Fighting for Hearts And Minds
African Church Information Service (/publishers.html?passed_name=African%20Church%20Information%20Service&passed_location=Nairobi)
July 22, 2002
Posted to the web July 22, 2002
Tanzanian church leaders have observed that despite a century of Christian evangelisation and decades of political autonomy, Africa remains “a battleground for all kinds of ideologies, creeds and experiments.” And, that the fight to win hearts and minds is the fiercest of all.
Bishop Dr. Erasto Kweka, Evangelical Lutheran Church in Tanzania (ELCT) Northern Diocese, noted that the battle for the African mind and heart found fertile ground in poverty, disease and ignorance which have become ingredients for “the confusion that has engulfed the continent with endless mushrooming of denominations and cults,” he told participants in the June 9-12 Lutheran World Federation (LWF) Consultation on Renewal Movements in Lutheran Churches in North and South, held in Moshi, Tanzania.
Kweka cited the ELCT’s gains from the renewal movement during the last 40 years. “In 1963, there were only 500,000 Lutherans in the country. We are nearly 3 million Tanzanian Lutherans today,” he told the 40 participants-theologians, lay people, church leaders and administrators-from 20 countries worldwide.
Most Lutheran preachers in Tanzania were suspicious of the revival movement in the early 1960s. The arrival of “half-baked preachers and teachers and their cheap, but popular, recipes for salvation,” has challenged the ELCT to guide its members to understand the concerns that the new movements “claimed to monopolize,” Kweka said. These issues include baptism, anointing, salvation, faith healing, speaking in tongues and other gifts of the Holy Spirit. The ELCT organizes open-air rallies, community-based Bible study and prayer sessions, and house-to-house campaigns. Worship houses are full several times every Sunday.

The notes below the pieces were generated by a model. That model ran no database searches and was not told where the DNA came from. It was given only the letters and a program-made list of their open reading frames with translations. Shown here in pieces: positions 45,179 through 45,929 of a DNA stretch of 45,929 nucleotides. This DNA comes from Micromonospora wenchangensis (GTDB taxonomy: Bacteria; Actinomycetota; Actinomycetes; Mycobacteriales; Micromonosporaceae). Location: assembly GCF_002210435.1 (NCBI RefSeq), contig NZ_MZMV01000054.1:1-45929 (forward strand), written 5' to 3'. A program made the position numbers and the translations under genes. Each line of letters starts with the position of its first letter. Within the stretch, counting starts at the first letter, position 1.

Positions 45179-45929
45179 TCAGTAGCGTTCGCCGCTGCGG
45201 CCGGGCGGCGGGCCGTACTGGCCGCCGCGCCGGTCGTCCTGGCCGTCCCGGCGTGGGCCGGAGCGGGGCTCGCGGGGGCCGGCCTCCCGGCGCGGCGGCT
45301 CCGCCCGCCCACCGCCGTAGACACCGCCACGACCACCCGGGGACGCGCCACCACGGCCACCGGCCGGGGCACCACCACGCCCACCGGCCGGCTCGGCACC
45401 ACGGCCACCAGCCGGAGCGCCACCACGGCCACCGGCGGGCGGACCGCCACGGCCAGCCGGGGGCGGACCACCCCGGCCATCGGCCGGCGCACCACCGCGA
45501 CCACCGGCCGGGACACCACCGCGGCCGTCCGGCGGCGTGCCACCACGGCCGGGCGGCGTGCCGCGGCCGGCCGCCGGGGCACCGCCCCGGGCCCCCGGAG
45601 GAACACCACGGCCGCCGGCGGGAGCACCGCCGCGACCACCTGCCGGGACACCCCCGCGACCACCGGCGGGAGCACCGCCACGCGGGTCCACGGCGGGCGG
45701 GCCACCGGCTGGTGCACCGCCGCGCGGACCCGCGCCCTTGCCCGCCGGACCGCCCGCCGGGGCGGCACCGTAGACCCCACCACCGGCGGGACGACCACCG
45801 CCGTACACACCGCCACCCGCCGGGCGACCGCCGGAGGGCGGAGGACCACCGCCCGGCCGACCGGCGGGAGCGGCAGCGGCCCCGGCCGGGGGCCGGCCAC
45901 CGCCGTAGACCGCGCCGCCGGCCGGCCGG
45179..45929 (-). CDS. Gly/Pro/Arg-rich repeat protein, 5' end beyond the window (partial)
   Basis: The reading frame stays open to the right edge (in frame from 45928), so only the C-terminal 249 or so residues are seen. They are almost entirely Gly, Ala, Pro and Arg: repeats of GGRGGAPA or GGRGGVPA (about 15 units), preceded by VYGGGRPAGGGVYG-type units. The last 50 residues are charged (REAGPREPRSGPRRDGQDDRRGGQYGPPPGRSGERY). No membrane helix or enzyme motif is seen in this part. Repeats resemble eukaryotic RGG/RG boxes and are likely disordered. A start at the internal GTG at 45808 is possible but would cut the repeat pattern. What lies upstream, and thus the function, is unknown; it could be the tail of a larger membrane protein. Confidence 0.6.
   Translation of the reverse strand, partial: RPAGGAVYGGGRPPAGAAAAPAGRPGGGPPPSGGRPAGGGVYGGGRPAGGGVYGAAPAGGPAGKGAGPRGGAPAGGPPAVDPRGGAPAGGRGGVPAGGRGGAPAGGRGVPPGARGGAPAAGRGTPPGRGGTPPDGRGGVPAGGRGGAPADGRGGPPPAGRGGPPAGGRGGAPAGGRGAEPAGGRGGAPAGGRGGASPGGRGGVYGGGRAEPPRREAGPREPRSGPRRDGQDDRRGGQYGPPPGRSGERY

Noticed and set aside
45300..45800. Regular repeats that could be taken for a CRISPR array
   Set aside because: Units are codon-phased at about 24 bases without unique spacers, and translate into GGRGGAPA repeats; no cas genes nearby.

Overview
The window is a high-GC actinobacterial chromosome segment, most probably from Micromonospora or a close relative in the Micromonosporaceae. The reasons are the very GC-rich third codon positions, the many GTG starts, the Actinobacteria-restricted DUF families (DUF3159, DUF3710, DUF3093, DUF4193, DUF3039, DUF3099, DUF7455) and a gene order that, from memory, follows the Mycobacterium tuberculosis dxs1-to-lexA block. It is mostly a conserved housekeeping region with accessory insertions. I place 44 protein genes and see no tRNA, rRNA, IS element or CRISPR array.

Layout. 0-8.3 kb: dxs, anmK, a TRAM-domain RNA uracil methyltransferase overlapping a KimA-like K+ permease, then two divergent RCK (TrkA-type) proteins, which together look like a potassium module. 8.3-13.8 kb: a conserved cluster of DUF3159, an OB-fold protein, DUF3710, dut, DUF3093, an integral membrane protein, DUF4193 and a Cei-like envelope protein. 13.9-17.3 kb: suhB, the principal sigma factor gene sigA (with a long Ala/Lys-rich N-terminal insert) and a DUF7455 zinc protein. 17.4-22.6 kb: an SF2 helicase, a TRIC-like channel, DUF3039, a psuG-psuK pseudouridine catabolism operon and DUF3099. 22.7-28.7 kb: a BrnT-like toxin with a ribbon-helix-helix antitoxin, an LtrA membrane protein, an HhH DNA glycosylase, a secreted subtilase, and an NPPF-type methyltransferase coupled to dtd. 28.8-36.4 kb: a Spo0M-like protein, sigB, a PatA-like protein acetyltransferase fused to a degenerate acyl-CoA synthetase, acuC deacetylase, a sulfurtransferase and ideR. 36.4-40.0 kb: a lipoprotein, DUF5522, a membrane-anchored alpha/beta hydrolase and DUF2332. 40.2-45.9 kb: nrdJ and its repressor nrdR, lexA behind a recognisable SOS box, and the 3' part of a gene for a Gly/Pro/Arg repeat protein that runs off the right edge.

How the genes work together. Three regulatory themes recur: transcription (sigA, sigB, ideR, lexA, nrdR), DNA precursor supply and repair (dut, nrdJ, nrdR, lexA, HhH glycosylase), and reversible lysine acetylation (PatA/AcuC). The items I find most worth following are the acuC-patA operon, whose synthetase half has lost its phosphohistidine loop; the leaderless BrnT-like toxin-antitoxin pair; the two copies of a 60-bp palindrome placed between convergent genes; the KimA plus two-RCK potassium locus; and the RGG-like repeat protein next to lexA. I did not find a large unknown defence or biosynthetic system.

The consultation coordinator, Rev. Dr. Péri Rasolondraibe, Director of the LWF Department for Mission and Development, noted that the Lutheran church is a child of the Reformation thus reformation and renewal are constitutive of its life.
Bishop emeritus Dr. Manas Buthelezi, Evangelical Lutheran Church in Southern Africa, Central Diocese, made an attempt to distinguish traditionalism from renewal by classifying the gifts of the Holy Spirit into four categories-proclamation (prophecy, teaching, words of knowledge and wisdom), service (leadership roles, diaconic acts of mercy and celibacy), special power (faith healing, exorcism and miracles) and prayer (praying in the spirit and interpretation). As to the understanding of healing, Buthelezi explained: “It is cooperation between drugs, medical doctors and God; but in the final analysis, it is God who actually heals a person.”
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